This week could offer a chance to see Comet ISON in the pre-dawn sky, though the best chances come next month, assuming the comet survives a close pass by the sun.
The comet is on its way toward the sun, so with each passing day, it gets closer to dawn and harder to see, even though the comet itself is brightening, said Dean Hines, a scientist at the Space Telescope Science Institute in Baltimore.
Unless you are in an area with a very dark sky, binoculars or a telescope are needed. There have been some reports of the comet becoming visible to the naked eye in areas far from light pollution.
Look to the east-southeast sky about 30 minutes before sunrise, which occurs just before 7 a.m. this time of year. As of Monday morning, the comet rose as high as 10 degrees above the horizon before morning twilight caused it to fade.
By Nov. 24, four days before the comet's closest pass by the sun, the comet will line up with Mercury and Saturn about 45 minutes before sunrise.
While it could be hard to spot with the naked eye or binoculars, another way to capture it is using a digital camera, Hines said. A relatively narrow field of view, such as using a 50-millimeter lens, and a long exposure, of at least a minute, could capture the comet, he said.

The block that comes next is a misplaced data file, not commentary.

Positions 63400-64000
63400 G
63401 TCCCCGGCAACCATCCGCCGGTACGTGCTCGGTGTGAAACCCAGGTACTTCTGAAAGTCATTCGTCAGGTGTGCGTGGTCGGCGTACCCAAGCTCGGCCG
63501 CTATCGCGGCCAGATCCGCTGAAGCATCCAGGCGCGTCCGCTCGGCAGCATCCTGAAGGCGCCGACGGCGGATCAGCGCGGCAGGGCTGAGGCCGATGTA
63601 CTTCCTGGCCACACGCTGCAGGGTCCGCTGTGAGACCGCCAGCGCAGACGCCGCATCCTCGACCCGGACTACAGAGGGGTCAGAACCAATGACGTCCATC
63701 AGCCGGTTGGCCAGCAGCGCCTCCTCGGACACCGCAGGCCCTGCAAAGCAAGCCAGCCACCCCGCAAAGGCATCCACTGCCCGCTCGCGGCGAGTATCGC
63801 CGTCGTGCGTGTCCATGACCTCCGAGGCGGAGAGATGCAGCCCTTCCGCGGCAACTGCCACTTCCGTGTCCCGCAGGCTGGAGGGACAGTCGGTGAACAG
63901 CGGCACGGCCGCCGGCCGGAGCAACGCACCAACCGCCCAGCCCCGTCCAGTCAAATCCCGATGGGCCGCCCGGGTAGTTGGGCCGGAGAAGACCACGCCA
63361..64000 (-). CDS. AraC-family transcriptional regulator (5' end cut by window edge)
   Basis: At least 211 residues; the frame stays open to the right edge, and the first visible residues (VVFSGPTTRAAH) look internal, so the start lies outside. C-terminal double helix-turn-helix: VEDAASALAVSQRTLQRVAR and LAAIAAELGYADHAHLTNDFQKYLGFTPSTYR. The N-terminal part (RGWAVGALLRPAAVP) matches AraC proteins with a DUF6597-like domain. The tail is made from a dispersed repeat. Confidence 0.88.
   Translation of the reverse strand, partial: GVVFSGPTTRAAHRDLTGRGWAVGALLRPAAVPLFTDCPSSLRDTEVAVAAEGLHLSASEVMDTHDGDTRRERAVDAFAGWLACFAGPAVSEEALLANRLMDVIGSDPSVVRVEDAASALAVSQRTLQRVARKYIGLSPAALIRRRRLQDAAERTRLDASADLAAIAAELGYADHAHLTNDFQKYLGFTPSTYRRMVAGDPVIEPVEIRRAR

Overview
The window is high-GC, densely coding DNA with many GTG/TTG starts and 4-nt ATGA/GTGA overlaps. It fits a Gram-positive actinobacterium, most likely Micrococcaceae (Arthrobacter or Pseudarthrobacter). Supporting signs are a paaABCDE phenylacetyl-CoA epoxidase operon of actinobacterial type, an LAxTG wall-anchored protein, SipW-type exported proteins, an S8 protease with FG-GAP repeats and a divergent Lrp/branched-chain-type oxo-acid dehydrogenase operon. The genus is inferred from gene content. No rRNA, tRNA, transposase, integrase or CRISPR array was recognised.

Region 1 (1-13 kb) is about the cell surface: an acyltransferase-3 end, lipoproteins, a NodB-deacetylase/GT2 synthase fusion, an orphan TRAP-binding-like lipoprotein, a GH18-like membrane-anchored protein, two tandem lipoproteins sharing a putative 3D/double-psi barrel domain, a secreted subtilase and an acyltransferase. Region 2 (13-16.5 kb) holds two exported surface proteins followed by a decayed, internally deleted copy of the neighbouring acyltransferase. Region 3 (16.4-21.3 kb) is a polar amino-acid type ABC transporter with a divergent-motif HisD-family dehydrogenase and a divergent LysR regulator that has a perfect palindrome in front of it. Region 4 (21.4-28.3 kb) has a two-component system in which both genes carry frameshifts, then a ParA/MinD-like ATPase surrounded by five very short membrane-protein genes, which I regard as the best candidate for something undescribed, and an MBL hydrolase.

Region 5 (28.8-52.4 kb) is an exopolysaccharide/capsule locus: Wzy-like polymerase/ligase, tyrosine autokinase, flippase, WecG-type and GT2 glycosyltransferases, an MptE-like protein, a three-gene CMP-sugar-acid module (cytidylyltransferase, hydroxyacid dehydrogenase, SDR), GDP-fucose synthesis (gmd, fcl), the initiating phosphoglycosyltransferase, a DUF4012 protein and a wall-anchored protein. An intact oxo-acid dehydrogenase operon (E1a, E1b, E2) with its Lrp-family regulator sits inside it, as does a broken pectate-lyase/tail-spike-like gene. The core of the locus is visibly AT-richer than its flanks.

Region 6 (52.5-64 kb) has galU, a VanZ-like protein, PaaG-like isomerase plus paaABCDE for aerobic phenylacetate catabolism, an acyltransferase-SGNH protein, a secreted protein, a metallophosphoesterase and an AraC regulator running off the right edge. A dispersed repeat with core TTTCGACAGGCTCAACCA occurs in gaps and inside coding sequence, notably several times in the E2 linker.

A digital SLR camera on a sturdy tripod is best; a smartphone camera won't do the trick, he said.
Assuming the sun's heat doesn't break the comet into pieces, it will be easier to spot throughout December.
Scientists are eagerly gathering observations as ISON nears the sun to determine how it is faring, but so far, appears OK, Hines said.
"There's no indication it has fragmented. It does have some interesting structure," Hines said. "That's all good news."